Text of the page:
Being a hairy person, I had always found it intriguing to observe the direction of my hair, especially on my arm. The ones on my inner arm have disappeared over time. The other ones on the outside are oblique and they stand alert when I am cold, or when I touch a person I like.
Taking time to observe my hair was my first form of self-awareness. I was pulled into thinking about myself as a living thing, more precisely, a human being. Self awareness made me feel that I could create my own reality on my own terms. I was able to delve in and out of multiple worlds with fantasy.
English being my second language, which I self-taught, I had to pile vocabulary from time to time. I heard about meditation for the first time in 2015 in a church. The preacher had read us Joshua 1:8 which says, "This book of the law shall not depart out of thy mouth; but thou shalt meditate therein day and night, that thou mayest observe to do according to all that is written therein: for then thou shalt make thy way prosperous, and then thou shalt have good success."
Thou shalt meditate therein day and night… The line stuck with me. I started reading some Bible verses and meditating about them, first for five minutes, then ten, then thirty, until I stopped tracking time. Later on, I started drifting into my other worlds during meditation until I unconsciously became an overthinker.
In 2017, I read the meaning of meditation itself in my Oxford dictionary, which I had been carrying for two years. "The practice of focusing your mind in silence, especially for religious reasons or in order to make your mind calm" In the whole definition, I used meditation just for religious purposes only. I had not been focusing my mind appropriately, nor had I been calming my mind.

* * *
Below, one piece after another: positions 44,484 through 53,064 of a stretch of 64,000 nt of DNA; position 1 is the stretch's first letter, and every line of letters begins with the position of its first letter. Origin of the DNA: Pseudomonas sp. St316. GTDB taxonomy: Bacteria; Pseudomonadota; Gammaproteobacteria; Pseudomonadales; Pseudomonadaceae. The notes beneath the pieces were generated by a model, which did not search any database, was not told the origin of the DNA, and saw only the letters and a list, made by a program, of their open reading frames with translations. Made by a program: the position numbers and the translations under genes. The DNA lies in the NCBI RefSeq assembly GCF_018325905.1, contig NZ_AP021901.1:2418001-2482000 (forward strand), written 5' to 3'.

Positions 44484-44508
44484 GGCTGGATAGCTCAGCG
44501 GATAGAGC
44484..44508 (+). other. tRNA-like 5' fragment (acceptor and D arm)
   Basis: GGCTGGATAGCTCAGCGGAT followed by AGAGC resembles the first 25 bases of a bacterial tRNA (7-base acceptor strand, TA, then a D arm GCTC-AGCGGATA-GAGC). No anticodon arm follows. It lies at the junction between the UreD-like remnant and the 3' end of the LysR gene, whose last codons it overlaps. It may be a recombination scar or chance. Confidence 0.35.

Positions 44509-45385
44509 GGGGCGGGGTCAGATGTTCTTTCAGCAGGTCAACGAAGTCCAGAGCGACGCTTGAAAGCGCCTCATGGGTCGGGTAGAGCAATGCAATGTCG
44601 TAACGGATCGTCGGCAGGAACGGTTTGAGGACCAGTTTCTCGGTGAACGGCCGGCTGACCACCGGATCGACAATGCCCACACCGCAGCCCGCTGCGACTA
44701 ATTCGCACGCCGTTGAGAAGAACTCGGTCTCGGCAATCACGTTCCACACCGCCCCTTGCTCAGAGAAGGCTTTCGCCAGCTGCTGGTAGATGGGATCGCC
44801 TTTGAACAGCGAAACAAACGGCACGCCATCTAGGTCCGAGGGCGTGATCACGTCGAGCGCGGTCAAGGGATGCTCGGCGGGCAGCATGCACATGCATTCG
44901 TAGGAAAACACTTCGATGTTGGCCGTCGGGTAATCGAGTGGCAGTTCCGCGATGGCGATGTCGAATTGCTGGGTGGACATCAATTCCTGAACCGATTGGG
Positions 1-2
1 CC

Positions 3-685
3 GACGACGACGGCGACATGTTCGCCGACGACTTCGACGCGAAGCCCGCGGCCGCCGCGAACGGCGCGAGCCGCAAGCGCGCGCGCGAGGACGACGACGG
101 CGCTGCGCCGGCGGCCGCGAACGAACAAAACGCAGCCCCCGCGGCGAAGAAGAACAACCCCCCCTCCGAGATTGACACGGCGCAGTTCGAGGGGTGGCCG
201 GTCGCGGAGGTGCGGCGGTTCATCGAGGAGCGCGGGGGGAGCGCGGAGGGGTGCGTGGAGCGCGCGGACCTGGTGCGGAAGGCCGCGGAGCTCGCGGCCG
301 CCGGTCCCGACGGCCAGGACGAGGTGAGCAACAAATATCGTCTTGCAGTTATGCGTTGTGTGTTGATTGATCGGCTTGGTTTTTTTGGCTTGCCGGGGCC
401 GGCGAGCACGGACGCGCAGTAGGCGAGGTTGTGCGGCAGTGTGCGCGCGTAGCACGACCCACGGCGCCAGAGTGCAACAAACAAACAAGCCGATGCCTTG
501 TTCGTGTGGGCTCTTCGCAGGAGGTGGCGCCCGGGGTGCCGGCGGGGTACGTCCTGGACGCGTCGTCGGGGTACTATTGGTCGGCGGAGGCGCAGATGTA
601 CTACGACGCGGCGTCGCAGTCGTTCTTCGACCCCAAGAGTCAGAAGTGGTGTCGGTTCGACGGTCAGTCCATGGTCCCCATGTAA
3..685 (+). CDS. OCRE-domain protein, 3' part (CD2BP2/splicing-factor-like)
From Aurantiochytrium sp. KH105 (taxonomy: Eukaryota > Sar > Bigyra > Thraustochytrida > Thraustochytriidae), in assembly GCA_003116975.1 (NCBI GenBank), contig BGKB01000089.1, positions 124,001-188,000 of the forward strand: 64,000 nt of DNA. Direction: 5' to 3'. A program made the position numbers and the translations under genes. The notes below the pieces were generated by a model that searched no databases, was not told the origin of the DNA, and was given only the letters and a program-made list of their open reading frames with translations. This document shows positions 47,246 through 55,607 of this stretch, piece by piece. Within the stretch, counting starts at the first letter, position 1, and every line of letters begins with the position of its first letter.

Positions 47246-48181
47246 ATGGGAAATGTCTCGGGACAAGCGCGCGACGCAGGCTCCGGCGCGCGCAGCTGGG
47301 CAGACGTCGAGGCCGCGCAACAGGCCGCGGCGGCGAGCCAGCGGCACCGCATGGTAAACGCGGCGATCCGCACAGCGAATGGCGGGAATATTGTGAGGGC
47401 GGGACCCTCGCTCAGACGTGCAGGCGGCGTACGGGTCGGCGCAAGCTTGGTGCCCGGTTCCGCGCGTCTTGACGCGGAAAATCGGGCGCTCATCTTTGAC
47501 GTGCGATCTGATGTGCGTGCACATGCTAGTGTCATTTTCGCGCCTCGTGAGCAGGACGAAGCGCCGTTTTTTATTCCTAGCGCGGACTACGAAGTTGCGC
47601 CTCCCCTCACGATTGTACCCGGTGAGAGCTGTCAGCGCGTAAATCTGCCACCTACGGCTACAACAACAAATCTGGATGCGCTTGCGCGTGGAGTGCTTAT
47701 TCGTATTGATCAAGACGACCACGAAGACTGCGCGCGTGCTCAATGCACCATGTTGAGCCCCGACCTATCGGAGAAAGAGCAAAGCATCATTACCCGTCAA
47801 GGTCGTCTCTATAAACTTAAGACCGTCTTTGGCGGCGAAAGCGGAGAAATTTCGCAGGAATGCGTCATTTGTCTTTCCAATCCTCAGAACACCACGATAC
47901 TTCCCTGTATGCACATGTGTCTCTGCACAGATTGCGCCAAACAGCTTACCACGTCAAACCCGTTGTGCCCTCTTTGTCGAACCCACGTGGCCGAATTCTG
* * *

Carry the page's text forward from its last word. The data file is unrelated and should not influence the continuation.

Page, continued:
Two years down the road, I got access to a computer and a smartphone. In 2019, I read an article on Mindful.org that told me to sit down, set a time limit, feel my breath, notice my body (it has always been noticed and gawked at by strangers mostly), be kind to my wandering mind, and close with kindness. That’s very easy, I thought. Until kindness, the center of the meditation I was trying to master, challenged me to the ends of the world. I could be kind to others, but not to my wandering mind. I could be compassionate to the stray kids, but not to myself. I started all over. During my holidays, I practiced meditation with calming songs. At school, I practiced sitting on a desk in the morning or watching the sunset from the balcony in front of my class (the same balcony where couples stood giggling at sweet nothings, pecking at each other’s cheeks before they went for their preps). Most of my meditations that year ended with a poem, as a way of carving down my emotions at that time.
In 2020, COVID-19 made us do a lot of things. I felt sorry for myself. When I lost my appetite, some others were hungry. I dropped meditation altogether, I sampled almost every upcoming app to meet strangers, I couldn’t find it in my heart to watch a movie, I read a lot of online books, and I reread The Red Tent by Anna Diamante like five times.
The pain in my back, the ache in my eyes, the popping bones in my ribcage (I am skinny; it was getting worse), and the constant negative thoughts that ran through my head were a wake-up call. I realized that I was losing myself piece by piece. I felt like a candle that was slowly melting away in an abandoned room. Meditation, ta-da! I went back to it. I resumed the old ways of meditation with sunrises and sunsets, and I also started having regular walks to regain my flexibility.
When I got back on my feet, I became busy with my writing career, academics, and enjoyment. In April 2021, I put meditation off again, only to get back to it later in September. I am now doing regular meditation for busy people on the SimpleHabit app. I can refer to meditation as my ex that I keep going back to (where I actually don’t have a legit ex-I guess I should explain official and unofficial ex in another article along with the way that I actually go on about with meditation).